October 20, 2015

Divorced or Married – Getting Your Teen to Clean

Getting Your Teen to Clean or Listen to you divorced or married

As parents, we know that we love our children dearly. Another truism we also know is that our children attempt to manipulate us almost as soon as they can begin forming any type of thoughts in their minds. Teenagers are probably masters in these behaviors. Consequently, it is not unusual to find that the most frequent fight in households (whether they are an intact, single parent or divorced parent household) involve getting your teen to clean and do their chores. There can be any number of reasons attributed to a teenager’s lack of pitching in to help within the household. However, no one can deny the many important lessons that teens learn from helping about the house. They include:

  • Mutual responsibility. Contribution to household work is an important means of modeling and teaching teenagers what it means to belong to a family and a community. For the household unit to work, all members need to contribute. Household chores not only get practical things done, they demonstrate what it is to belong and to contribute; and for these reasons chores probably should not be enforced with punishment. Chores should not be offered as a choice, but rather communicated as a must. Obviously, it's easier to begin this message when they are younger, but even older teens will get this message over time and through positive reinforcement.
  • Life skills. Far, far too many teenagers or young adults these days leave home without having a clue how to cook or clean. This pandemic of domestic helplessness can be easily curtailed by delegating basic household tasks to teenagers as they get old enough to handle them. There's nothing stopping the least domestic-inclined teenager from learning to cook at least one meal a week for the family or learning to do a couple of loads of laundry a week.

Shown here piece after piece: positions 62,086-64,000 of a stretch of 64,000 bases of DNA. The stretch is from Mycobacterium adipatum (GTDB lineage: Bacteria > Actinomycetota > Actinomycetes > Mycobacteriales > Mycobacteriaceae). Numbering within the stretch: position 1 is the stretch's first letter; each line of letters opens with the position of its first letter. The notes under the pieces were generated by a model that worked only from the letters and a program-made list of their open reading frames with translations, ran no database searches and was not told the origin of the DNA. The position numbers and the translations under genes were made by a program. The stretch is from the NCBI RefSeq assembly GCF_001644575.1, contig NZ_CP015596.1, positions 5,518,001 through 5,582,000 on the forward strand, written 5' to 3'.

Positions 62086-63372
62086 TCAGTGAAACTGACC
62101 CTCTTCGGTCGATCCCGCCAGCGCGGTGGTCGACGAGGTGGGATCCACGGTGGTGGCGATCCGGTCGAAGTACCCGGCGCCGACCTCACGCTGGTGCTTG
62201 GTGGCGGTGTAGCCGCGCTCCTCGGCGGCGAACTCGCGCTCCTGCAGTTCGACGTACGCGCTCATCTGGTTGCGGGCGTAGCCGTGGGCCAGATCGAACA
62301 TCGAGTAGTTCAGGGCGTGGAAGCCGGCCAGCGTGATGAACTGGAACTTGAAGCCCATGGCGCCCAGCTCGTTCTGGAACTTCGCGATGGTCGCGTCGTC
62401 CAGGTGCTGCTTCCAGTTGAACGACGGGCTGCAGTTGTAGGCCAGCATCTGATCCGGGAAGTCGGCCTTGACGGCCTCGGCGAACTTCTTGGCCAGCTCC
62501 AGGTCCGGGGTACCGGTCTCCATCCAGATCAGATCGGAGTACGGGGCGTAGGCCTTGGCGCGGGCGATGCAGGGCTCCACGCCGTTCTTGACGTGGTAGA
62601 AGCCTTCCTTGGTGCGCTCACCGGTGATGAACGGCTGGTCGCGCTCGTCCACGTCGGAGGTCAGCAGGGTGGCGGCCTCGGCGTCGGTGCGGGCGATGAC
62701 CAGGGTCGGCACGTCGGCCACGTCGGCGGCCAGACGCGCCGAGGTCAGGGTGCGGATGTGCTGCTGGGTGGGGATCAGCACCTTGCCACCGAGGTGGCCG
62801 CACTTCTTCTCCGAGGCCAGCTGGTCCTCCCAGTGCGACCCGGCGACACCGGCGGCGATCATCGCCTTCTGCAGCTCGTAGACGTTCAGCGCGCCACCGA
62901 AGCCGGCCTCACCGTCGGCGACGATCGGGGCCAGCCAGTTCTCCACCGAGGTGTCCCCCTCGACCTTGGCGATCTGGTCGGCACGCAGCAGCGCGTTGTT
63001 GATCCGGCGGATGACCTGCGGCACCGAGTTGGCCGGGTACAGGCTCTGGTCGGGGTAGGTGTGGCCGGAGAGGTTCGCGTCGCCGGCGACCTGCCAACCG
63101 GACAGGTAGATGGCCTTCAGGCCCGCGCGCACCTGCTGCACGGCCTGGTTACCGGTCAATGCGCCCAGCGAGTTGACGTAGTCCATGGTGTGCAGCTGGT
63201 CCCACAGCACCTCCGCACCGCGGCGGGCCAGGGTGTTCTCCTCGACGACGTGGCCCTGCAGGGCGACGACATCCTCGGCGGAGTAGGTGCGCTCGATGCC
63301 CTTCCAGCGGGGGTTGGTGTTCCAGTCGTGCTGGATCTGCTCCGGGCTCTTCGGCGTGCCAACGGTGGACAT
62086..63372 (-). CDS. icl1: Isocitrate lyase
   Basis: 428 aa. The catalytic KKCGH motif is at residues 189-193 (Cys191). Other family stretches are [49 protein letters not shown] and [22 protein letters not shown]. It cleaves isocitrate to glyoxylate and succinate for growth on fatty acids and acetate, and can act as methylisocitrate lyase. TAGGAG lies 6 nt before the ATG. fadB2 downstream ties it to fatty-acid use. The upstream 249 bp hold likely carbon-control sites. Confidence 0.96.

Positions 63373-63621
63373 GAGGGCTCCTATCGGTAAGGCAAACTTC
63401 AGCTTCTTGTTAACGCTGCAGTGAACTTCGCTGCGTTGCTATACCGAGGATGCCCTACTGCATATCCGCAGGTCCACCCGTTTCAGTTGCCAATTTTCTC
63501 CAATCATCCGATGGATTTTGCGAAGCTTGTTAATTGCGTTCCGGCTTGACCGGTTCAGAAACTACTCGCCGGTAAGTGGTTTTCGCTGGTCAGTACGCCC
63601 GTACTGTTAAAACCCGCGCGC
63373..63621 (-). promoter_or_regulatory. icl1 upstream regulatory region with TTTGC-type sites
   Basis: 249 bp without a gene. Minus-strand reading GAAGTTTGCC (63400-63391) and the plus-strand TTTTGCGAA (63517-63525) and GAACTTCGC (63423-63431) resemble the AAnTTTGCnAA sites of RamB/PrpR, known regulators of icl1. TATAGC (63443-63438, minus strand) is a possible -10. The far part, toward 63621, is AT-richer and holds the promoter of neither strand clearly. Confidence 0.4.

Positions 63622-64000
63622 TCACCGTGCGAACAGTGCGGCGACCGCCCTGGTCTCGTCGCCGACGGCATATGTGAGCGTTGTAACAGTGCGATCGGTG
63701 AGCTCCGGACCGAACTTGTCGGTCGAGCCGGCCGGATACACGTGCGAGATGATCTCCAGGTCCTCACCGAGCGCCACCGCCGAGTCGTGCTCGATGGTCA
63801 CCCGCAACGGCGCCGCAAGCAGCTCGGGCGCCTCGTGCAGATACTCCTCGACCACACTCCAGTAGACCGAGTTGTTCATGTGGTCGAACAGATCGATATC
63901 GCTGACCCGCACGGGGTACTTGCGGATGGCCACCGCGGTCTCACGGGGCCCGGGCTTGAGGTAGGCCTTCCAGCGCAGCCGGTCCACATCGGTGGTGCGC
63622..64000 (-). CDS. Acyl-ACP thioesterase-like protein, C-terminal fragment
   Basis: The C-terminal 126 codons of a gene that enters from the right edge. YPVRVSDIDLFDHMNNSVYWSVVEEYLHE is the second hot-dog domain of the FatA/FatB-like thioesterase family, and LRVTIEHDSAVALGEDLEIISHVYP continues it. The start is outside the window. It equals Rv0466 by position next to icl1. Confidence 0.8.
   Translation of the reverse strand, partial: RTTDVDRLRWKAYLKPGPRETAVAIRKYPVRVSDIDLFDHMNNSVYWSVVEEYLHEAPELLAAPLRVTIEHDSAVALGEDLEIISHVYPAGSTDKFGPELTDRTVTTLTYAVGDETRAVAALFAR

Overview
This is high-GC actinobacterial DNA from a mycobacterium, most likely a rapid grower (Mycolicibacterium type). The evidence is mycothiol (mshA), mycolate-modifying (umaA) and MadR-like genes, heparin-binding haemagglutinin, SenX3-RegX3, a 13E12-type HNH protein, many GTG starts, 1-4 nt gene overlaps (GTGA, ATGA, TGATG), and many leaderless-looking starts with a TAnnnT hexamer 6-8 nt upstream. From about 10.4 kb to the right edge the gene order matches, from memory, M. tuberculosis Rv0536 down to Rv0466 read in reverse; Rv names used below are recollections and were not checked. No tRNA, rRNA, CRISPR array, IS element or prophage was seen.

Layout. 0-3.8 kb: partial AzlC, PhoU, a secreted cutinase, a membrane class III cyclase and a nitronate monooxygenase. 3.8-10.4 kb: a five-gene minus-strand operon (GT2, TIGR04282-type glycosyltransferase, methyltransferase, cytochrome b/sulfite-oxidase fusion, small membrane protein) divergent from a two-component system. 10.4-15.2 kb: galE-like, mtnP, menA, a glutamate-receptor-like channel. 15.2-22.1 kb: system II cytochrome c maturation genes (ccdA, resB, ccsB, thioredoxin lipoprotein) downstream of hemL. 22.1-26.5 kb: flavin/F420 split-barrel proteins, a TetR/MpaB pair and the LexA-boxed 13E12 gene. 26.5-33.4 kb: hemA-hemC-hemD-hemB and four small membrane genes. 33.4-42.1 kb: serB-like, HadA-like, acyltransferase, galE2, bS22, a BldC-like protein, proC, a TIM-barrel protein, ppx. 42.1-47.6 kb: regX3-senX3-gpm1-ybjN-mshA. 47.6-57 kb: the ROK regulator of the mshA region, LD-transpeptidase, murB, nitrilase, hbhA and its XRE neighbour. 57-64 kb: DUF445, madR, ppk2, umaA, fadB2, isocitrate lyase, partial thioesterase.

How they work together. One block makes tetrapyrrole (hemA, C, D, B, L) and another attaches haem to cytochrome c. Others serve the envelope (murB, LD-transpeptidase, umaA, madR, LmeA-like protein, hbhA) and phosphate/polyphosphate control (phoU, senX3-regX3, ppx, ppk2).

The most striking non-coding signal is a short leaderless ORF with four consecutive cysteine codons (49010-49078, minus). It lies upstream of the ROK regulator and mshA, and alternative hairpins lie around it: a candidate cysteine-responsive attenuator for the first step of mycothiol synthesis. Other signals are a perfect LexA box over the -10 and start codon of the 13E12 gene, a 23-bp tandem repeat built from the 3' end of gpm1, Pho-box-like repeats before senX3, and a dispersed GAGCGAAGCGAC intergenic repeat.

What chores are appropriate for teenagers? The chores that are most appropriate for teenagers are those activities that will support their independent living as young adults. The following are some of those types of duties:

  • Food preparation. Planning meals, budgeting, shopping, cooking food, preparation of cooking food, setting and cleaning the table, serving and cleaning up.
  • Household cleaning. Cleaning their own room and other public areas of the house. This may include straightening up after the space has been used as well as regular periodic cleaning (dusting, vacuuming, mopping, etc.).
  • Laundry. Sorting for color and cleaning requirements, washing and drying clothes without shrinking them, folding and putting them away.
  • House maintenance. Yard work, house painting, simple home maintenance and repair.
  • Car Wash. Washing and waxing cars.

But how do we get teenagers from doing no chores to being willing contributors to the household? The following suggestions may be helpful to assist even the most reluctant teen to make the transition.

  • Be clear and concise. So the real issue is how to get teenagers to do chores. Well starting early, if at all possible. But not every family has done so with their teenagers. Consequently, make sure your teen knows exactly what is required of him or her to do. This usually means defining the nature of the task; the things that might be needed to complete the task, and clearly state when, where or how often it needs to be completed. Be aware that you may have to model the proper way to do things a few times before your teen may catch on. Remember for younger teenagers a visible prompt, like a poster on the refrigerator, is a big help.
  • Cooperative Compliance. Teenagers always need something from us as parents. Parents can model family and household cooperation as a two‑way deal by agreeing to a teenager's request for help on the condition that an uncompleted chore is completed. However, if you make the agreement contingent upon the completion of the task, do not fulfill the agreement until the teen has completed the task.